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review

A review of the PreSonus R80 studio monitors

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PreSonus R80
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PreSonus R80

Active Monitor from PreSonus belonging to the R series.

PreSonus recently added to its growing line of studio monitors with its new R-Series, active near-field monitors that feature AMT tweeters, and come in two sizes, the R80 (8” woofer) and the R65 (6.5” woofer). We got our hands on a pair of R80s for this review.

Looking them over

The first thing I noticed when I got the R80s out of their boxes was that they’re nice and compact compared to a lot of 8” monitors. The cabinets measure 9.5” x 15” x 12”, and weight a shade under 20 lbs. each.

The enclosures are ported on the bottom of the front panel, and a nice-looking blue plate encloses both the 8” kevlar woofer and 6.8” AMT tweeter. A front panel power status light is included on each speaker.

For those unfamiliar, AMT stands for Air Motion Transformer, and is a different technology than the dome-type tweeters that you find in most studio monitors. It is somewhat reminiscent of a ribbon tweeter, but is a different shape and made of different material. AMT tweeters feature very fast response and low distortion, and according to PreSonus are designed to provide “air and [a] sense of space not possible with traditional dome tweeters.”

The frequency response of the R80 is listed as 40 Hz to 22 kHz.

Back in black

The back of the monitors offer quite a few options. First, you can choose from three input formats: balanced XLR, balanced TRS 1/4” or unbalanced RCA. I used the XLR inputs, but it’s handy to have such a wide choice. A level knob is included that lets you adjust the loudness from Min to Max settings. I was glad to see that it has a center detent. That way, you have three options; Max, Min, and the center, where you can be sure both speakers’ levels are evenly set. I’d actually like to see a couple of more detents in the range, to give you more level choices that you know are balanced between the speakers.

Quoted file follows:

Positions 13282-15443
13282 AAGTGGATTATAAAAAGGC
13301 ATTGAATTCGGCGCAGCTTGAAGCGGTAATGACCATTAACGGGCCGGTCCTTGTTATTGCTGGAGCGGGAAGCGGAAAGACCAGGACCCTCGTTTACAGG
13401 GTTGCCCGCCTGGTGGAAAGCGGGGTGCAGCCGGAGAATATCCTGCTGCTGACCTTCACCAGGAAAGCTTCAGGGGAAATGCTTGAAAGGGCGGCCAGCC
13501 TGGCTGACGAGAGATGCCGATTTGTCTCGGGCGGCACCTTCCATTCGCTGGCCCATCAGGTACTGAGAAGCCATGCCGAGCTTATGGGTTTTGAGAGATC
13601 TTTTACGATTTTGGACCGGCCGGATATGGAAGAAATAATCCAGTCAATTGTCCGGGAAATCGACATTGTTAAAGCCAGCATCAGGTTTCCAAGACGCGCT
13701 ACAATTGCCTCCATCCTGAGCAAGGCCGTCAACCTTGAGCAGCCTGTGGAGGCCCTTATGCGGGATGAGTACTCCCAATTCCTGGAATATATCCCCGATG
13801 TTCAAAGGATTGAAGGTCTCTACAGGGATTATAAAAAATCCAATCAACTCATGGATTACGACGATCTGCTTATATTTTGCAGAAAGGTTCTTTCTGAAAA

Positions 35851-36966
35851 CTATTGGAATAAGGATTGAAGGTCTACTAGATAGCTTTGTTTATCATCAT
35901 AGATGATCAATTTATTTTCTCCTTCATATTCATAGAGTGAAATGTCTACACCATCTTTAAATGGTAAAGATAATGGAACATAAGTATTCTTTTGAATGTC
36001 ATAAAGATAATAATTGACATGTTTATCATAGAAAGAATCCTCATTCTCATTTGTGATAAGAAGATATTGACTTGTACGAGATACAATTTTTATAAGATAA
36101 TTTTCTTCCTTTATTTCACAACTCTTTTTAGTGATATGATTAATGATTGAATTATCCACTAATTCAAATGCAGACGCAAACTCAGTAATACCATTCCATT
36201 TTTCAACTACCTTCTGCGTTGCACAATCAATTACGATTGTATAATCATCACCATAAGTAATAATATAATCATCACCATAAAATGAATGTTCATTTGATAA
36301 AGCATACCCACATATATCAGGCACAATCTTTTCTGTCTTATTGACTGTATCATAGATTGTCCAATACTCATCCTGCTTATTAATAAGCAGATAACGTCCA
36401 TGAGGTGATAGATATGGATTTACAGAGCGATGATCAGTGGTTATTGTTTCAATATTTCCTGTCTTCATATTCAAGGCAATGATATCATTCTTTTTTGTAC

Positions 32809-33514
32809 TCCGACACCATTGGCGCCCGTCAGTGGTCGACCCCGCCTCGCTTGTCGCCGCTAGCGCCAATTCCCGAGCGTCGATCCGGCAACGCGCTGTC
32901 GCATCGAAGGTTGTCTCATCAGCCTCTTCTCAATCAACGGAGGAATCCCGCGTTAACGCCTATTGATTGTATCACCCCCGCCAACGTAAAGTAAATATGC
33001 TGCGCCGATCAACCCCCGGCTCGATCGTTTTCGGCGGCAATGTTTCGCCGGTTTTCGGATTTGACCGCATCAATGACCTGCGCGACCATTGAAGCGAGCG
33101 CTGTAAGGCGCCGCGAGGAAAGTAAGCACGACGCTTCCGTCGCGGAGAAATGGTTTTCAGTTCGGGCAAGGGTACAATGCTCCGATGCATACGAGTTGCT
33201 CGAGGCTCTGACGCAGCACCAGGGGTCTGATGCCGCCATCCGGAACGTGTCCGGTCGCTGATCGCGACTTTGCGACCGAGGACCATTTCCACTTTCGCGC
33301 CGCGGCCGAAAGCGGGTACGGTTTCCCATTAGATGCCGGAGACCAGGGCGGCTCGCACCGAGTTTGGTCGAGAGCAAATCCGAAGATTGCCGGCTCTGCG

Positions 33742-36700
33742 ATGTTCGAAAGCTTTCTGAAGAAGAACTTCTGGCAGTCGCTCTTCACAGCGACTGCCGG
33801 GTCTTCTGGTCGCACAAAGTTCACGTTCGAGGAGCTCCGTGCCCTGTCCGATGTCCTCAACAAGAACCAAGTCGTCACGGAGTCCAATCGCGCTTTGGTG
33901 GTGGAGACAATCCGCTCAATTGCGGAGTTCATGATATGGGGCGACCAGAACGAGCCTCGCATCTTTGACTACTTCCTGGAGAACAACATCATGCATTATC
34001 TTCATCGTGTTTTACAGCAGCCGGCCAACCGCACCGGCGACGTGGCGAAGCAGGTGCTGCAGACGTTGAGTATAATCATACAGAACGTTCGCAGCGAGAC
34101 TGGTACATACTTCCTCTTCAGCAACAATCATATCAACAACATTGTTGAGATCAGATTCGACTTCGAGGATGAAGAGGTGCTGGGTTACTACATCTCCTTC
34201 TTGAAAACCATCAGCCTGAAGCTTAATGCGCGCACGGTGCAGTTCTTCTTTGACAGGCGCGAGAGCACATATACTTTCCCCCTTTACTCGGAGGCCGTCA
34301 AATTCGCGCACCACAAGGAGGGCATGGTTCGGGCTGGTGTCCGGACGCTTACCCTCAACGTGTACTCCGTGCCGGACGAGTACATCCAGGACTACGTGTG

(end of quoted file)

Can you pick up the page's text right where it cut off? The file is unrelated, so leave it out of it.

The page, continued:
The back panel offers three adjustable EQ options for tailoring the monitors to your room. The first, Acoustic Space, is designed for reducing bass boost that can occur when monitors are placed close to walls or corners. When engaged, it cuts frequencies from 250 Hz and below by your choice of  -1.5 dB, -3 dB, or -6 dB.

Next to it is the HF Driver circuit. It allows you to tailor the response of the high-frequency driver. It affects the signal from 2 kHz and higher. You can adjust it to boost by +1 dB or cut by -1.5 dB or -4 dB.

Finally, a high-pass filter is included so that you can adjust the low end to the crossover frequency of a subwoofer if you add one to the system. Each monitor is bi-amplified, with a 100W RMS going to the woofer and 50W RMS to the AMT tweeter. 

Turn those suckers on!

The R80s come with a set of four small rubber pads to be placed on the bottom corners of the cabinets to help with decoupling them. I tested them with just those pads on my wooden speaker stands, and also with Primacoustic Recoil Stabilizers underneath them. Both sounded good, although the image was (not surprisingly) a bit more focused with the Stablizers between the monitors and the stands.

I also tried them out in two different positions: About 4 feet diagonally from each ear, and about 2.5 feet diagonally from each ear. They sound was particular impressive at the closer position, where I was hearing them with less impact from the room. 

The speakers provided good low-end detail (they go down to 40 Hz) without being boomy. I could hear the lower parts of the kick drum and bass. Upright bass was nicely reproduced as well. For the kind of music I generally mix, acoustic, bluegrass, rock, blues and country, I wouldn’t feel the need to add a subwoofer. If I were mixing electronic dance music or hip hop, it might be a different story, as there certainly is more territory below 40 Hz that can impact a dance mix, in particular. 

One of the things that really impressed me was how smooth the R80’s response was. The transitions between low, mid, and high frequencies were seamless, and everything sounded very natural. The high-end was clear and detailed without being harsh. I used the R80s in mix sessions and didn’t find them in the slightest bit fatiguing, thanks to the AMT tweeters.

The imaging was good, as well. Even with the speakers only about five feet apart, I still got a nice wide stereo spread.

Conclusion

I have grown quite fond of the R80s ($499 each) in my four or so weeks of using them. They’re comfortable to listen to, and they have a smooth sound and an even frequency response. The R80s are the first speakers I've used with AMT tweeters, and I'm very impressed. What's more, the generous input and EQ options, and the HP filter for adding a subwoofer, increase the monitors’ utility. While they’re certainly not cheap, they’re reasonably priced for the quality you get. Good job PreSonus.

8/10
Pros